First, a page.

One of the challenges of attempting to use these modern-day digital cameras with automatic exposure control is to capture the scene more in accordance with the way you see it. The problem is that the CCS detector in your camera is nowhere as sensitive nor adaptable as the retina of the human eye. Additionally, the spectral range of a digital camera's detector is shifted slightly to the infrared end by design. Though this aids low-light level exposures the shift can add a yellowish or bluish cast to your images that in most cases is either unflattering or 'not the way you remember it'.
Back in the days of real-film photography I used to carry white and grey reference cards that could be placed in the scene of an important image so that they could then be later adjusted during the print phase of development. Few of us carry photographer's reference cards with us so we need to give some forethought when taking images in marginal light.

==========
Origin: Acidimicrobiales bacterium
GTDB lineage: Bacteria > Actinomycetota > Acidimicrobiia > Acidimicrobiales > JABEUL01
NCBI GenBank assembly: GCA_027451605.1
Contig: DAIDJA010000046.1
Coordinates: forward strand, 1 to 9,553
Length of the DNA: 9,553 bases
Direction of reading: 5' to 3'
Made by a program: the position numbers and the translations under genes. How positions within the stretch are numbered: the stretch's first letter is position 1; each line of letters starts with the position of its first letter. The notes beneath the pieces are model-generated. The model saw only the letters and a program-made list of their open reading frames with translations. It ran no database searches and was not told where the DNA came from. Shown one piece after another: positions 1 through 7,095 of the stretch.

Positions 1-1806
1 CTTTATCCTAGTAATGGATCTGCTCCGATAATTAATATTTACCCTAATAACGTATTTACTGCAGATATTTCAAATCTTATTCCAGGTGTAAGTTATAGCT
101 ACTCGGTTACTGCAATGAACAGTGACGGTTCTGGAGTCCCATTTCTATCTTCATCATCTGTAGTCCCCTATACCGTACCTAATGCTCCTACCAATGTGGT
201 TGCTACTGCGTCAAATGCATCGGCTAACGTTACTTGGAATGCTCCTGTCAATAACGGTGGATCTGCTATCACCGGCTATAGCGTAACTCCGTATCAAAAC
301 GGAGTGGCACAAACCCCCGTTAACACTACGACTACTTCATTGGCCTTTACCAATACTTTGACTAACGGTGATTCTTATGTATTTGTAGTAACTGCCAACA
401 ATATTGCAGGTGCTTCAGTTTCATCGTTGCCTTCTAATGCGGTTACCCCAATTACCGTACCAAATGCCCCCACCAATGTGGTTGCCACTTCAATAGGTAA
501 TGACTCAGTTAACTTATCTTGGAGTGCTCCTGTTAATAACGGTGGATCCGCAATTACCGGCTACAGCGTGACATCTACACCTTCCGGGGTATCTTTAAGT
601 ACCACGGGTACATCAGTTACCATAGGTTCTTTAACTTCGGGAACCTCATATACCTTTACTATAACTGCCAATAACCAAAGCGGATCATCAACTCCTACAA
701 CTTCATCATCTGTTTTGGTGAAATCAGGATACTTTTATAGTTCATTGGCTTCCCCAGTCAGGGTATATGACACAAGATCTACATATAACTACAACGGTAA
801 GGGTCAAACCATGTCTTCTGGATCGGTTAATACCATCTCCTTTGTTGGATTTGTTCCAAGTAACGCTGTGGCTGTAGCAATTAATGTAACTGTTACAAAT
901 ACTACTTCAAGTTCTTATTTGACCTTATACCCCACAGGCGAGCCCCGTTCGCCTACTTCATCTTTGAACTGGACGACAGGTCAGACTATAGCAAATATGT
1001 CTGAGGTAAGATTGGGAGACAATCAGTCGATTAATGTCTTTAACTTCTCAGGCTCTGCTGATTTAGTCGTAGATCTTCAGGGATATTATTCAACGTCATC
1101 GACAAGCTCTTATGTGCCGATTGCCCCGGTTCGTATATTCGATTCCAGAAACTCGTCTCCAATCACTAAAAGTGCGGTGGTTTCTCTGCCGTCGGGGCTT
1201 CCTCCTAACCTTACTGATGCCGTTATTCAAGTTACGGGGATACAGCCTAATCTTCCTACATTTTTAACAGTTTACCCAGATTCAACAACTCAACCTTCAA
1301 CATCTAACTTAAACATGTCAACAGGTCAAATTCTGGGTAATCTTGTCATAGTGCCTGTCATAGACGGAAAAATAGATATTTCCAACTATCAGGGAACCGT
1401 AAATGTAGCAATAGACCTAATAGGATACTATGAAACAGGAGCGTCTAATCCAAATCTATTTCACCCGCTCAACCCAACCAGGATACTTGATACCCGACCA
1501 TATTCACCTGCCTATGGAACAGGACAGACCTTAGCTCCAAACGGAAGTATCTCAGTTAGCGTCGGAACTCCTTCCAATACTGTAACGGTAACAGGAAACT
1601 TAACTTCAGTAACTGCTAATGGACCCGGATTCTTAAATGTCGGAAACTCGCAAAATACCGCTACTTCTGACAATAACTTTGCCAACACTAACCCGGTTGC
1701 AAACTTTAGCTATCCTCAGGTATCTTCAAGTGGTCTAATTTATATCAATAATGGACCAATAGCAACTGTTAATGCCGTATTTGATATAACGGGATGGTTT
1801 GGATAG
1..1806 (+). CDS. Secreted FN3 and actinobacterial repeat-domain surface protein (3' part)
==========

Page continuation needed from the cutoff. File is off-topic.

What is needed is some reference point and for me that has become the white socks I wear while hiking. Since the white of the socks will take on the same amount of hue cast as the rest of the image, a decent image editing program (like G.I.M.P. or Photoscape, both free programs) will be able to detect the amount of cast in a white reference point and use that information to apply a correction to the rest of the image. Placing a white index card near the edge of the scene would also accomplish the same thing, though, since I'm usually wearing the socks I have a convenient reference almost always available..
Take a look at the two images below . . . before and after images ...
|Unedited image taken in deep shade takes on a bluish hue|